Guardian, an influential organ in that early
day. His death occurred in 1829, when Henry
Ml was a child of four years.

Reared in the afterglow of his father's
early literary and political career, Henry M.
obtained an excellent education for the time in
which his boyhood days were cast, as a student
of Planover Academy. But his tastes ran to
an active commercial life, and at the age of
seventeen years the foundation of his business
career was laid in the dry goods store of Isaac
Bavtgher, at Emmitsburg, Md., where he re-
mained as a clerk for about six years. Pos-
sessing a desire to acquaint himself with a
broader vision of commercial life he in 1847
went to Charleston, S. C, and for a year was
employed in the house of C. & E. L. Kerrison,
wholesale dry goods dealers. In 1852 Mir.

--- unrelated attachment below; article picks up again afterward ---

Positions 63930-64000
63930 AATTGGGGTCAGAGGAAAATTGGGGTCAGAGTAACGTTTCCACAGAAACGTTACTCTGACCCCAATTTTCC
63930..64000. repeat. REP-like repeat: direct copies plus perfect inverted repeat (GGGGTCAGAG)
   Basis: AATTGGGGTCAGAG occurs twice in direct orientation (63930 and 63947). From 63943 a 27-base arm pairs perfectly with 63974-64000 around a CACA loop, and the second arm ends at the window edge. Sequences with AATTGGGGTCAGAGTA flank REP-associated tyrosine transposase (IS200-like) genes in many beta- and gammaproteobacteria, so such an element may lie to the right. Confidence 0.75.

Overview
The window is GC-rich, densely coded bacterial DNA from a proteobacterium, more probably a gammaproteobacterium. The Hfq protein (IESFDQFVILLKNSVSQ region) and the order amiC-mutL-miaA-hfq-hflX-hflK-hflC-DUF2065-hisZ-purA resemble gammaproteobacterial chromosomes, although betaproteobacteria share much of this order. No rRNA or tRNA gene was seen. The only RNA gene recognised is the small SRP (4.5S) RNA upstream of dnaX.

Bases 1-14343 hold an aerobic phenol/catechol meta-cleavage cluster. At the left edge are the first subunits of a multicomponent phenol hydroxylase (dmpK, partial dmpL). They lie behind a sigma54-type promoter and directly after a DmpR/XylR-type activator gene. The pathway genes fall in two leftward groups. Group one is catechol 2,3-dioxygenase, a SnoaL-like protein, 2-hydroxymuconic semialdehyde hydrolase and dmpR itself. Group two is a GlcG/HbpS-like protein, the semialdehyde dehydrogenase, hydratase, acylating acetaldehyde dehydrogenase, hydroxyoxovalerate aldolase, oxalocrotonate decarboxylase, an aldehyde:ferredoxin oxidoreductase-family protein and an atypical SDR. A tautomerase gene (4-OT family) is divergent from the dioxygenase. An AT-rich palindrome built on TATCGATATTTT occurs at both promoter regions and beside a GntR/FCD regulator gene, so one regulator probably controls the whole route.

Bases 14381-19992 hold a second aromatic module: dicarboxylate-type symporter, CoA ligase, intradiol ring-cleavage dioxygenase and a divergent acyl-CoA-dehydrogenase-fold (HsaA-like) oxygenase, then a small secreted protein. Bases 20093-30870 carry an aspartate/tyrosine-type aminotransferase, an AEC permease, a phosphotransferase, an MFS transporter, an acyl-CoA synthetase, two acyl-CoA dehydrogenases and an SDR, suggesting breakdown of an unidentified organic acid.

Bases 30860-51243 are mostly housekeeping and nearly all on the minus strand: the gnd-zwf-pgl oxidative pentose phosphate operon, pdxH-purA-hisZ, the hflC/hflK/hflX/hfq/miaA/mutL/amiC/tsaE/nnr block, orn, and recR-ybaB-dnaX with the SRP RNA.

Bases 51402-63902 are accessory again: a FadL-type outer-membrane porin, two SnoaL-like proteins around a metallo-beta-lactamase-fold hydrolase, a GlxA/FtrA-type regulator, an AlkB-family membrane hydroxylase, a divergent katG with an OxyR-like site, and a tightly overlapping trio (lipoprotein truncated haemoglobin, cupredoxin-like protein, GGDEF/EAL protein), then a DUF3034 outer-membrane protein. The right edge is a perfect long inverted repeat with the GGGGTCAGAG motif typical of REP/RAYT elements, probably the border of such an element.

Schmuck began what for more than half a
century has proved to be one of the most suc-
cessful commercial houses in Hanover, by en-
gaging in the lumber and coal business. In
this he continued uninterruptedly until 1895,
when he retired in favor of his sons. As the
years went by Mr. Schmuck's business affilia-
tions broadened, and he became identified with
many enterprises that have resulted in the per-
manent growth and progress of his native
town. In 1880 he was elected president of the
First National Bank of Hano\-er, which posi-
tion he filled until his retirement from active
life in 1895.

On Dec. 16. 185 1, in Cincinnati. Ohio, Mr.
Schmuck married Miss Amanda Reid, of Cin-
cinnati, a native of Emmitsburg, Md., and the
daughter of Patrick and Justina Reid. To
Henry ;\I. and Amanda Schmuck were born
eight children, namely: Joseph H., who is en-
gaged in the lumber, coal and slate business at
Hanover, the successor of his father ; Blanche
A. : Eugene R., of the firm of Schmuck Bros. ;
Helen V. ; William ; Emma E. ; Minnie C. :
and Perci\-al. Mr. Schmuck is an elder and
prominent member of the Reformed Church.
He has prospered eminently in business, and is
numbered among the foremost citizens of York

JACOB S. FETRO\\\ who owns much land